Suzanne Adema is Assistant Professor of Latin at the University of Amsterdam. Her publications are characterized by a combined narratological and linguistic approach to Latin epic and historiography. She coordinates a research project on Greek and Latin Learning and Instruction.
Rutger Allan is a Lecturer in Ancient Greek at the Vrije Universiteit Amsterdam. He has published on a variety of topics in Ancient Greek linguistics relating to verbal semantics and discourse pragmatics. He has a special interest in cognitive linguistic and narratological approaches to Greek narrative texts. He is the author of The Middle Voice in Ancient Greek. A Study in Polysemy (2002) and co-editor of the volumes The Language of Literature (2007) and The Greek Future and its History (2017).
Mathieu de Bakker is University Lecturer of ancient Greek at the University of Amsterdam. He has published on the Greek historians and orators and is co-author of The Cambridge Grammar of Classical Greek (2018).
Michel Buijs (Ph.D. 2003, Leiden University) teaches Greek and Latin at Utrecht University, as well as through his own company, Classix. He is author of Clause Combining in Ancient Greek Narrative Discourse (2005) and co-editor of The Language of Literature: Linguistic Approaches to Classical Texts (2007) and The Historical Present in Thucydides: Semantics and Narrative Function (2011). His research interests include discourse linguistics and description of the Ancient Greek and Latin languages. He is currently writing, as co-author, a new Dutch course book for Ancient Greek language acquisition at universities.
Lidewij van Gils obtained her PhD in 2009 with an analysis of the narrationes in Cicero’s speeches. Currently, her focus is on Latin historiography and the linguistic aspects of common ground. She is Assistant Professor of Latin at the Vrije Universiteit Amsterdam.
Stephen Harrison is Fellow and Tutor in Classics at Corpus Christi College, Oxford and Professor of Latin Literature in the University of Oxford. He is author and/or editor of many books on Latin literature and its reception, especially on Horace, Vergil and Apuleius, most recently of a commentary on Horace Odes 2 (CUP) and Victorian Horace: Classics and Class (Bloomsbury), both 2017.
Irene de Jong is Professor of Ancient Greek at the University of Amsterdam. She specializes in the analysis and interpretation of the forms and functions of narrative (Homer, Herodotus, and Greek narrative at large), making use of the modern theory of narratology. Publications include A narratological commentary on the Odyssey (Cambridge 2001), Homer Iliad Book XXII (Cambridge 2012), and Narratology and Classics. A Practical Guide (Oxford 2014).
Michiel van der Keur is Assistant Professor of Latin at the University of Groningen. He obtained his PhD in 2015 with a commentary on Silius Italicus’ Punica 13. His research interests include Flavian epic, intertextual techniques, genre crossings and narrative structure.
Caroline Kroon Ph.D. 1995, is Professor of Latin at the University of Amsterdam. She is author of the monograph Discourse Particles in Latin (Amsterdam, 1995), and of many articles on discourse-linguistic topics. Her current research is characterized by an interdisciplinary approach crossing the border between linguistics and literary studies.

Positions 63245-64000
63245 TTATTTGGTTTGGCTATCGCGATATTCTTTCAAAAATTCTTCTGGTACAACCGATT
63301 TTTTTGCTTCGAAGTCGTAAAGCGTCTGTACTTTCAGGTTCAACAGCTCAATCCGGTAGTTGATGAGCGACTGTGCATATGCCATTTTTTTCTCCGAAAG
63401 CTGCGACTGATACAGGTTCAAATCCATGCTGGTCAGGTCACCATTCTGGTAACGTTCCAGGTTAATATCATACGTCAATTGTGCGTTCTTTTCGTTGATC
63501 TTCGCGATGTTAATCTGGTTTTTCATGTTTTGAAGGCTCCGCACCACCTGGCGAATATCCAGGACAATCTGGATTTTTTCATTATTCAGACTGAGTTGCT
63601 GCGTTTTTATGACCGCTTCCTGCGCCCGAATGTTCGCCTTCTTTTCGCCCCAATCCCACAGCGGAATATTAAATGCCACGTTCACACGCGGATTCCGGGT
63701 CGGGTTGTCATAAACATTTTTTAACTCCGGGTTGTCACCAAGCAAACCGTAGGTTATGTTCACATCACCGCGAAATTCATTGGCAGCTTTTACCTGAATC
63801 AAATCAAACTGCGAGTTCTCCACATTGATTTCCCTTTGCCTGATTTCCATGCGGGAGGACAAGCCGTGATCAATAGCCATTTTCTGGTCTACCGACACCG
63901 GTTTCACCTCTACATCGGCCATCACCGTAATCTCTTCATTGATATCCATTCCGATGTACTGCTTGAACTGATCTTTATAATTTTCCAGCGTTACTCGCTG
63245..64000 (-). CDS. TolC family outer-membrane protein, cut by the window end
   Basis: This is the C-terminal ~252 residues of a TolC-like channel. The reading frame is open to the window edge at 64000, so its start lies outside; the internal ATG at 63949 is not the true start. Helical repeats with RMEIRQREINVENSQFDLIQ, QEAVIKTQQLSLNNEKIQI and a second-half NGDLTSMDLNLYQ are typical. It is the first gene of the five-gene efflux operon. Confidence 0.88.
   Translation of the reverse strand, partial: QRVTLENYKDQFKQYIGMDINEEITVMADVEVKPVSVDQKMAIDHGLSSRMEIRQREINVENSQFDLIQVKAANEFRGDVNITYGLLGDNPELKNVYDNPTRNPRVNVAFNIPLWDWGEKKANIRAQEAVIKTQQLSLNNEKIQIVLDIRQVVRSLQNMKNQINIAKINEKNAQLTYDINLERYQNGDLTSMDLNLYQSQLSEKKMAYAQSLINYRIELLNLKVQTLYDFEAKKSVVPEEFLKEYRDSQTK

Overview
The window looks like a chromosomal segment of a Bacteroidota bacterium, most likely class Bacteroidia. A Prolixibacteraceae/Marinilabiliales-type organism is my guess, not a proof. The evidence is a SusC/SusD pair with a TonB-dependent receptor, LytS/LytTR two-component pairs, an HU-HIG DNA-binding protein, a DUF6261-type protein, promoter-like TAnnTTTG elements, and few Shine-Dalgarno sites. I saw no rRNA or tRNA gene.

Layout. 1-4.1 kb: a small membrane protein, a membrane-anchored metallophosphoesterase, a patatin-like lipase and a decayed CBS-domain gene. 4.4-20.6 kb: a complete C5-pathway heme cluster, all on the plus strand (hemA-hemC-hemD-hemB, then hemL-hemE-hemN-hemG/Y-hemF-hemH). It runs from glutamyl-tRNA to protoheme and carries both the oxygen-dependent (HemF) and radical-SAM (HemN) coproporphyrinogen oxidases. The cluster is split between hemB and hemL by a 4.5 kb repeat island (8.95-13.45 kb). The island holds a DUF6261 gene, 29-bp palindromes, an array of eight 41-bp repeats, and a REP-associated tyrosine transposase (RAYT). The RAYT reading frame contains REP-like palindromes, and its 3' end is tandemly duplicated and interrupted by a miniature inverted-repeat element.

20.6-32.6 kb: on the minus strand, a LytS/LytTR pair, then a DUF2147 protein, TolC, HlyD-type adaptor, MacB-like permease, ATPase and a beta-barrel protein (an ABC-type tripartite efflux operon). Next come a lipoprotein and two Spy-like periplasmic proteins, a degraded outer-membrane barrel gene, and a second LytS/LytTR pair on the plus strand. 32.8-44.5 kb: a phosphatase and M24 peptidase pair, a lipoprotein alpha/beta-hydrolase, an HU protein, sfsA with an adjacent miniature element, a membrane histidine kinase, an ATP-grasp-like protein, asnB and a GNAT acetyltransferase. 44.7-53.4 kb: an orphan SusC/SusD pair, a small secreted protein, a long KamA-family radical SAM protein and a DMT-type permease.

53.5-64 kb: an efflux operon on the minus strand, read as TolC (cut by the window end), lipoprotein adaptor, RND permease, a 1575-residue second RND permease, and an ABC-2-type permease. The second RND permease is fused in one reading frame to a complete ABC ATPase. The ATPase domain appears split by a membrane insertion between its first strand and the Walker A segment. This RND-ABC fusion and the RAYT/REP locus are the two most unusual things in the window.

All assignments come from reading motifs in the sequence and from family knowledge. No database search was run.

Stephen Oakley Ph.D. 1984, is Kennedy Professor of Latin in the University of Cambridge and Fellow of Emmanuel College; previously he taught at the University of Reading. He is the author of A commentary on Livy, book VI–X (Oxford, 1997–2005).
Dennis Pausch wrote his PhD (Biographie und Bildungskultur, Berlin 2004) and his second book (Livius und der Leser: Narrative Strukturen in Ab Urbe Condita, München 2011), which was awarded the Bruno Snell Prize of the Mommsen-Gesellschaft, at Gießen University and during his research stay in Edinburgh as Feodoy Lynen Fellow of the Alexander von Humboldt Foundation. After that, he taught Latin at Regensburg University, before he took over the chair of Latin Literature at Dresden in 2014.
Adriaan Rademaker is Assistant professor of Ancient Greek at Leiden University. His research focuses on linguistic analyses of Greek literary texts (discourse analysis) and pays special attention to the rhetorical and persuasive strategies employed in Greek literary discourse.
Antonis Tsakmakis is Associate Professor of Greek at the University of Cyprus. His research interests include Greek Historiography and Old Comedy. He is the author of Thukydides über die Vergangenheit (Tübingen 1995) and co-editor of Brill’s Companion to Thucydides (Leiden 2006), and Thucydides between History and Literature (Berlin—New York 2013). He has also authored a series of textbooks for the teaching of Greek in High School (Nicosia, 2011–2014).
Hans van Wees is Grote Professor of Ancient History in the Department of History at University College London. His books include Greek Warfare: myths and realities (2004) and Ships and Silver, Taxes and Tribute: a fiscal history of archaic Athens (2013). He has (co-)edited eight volumes on a range of subjects, including The Cambridge History of Greek and Roman Warfare (2007) and (with Nick Fisher) ‘Aristocracy’ in the Ancient World: re-defining Greek and Roman elites (2015).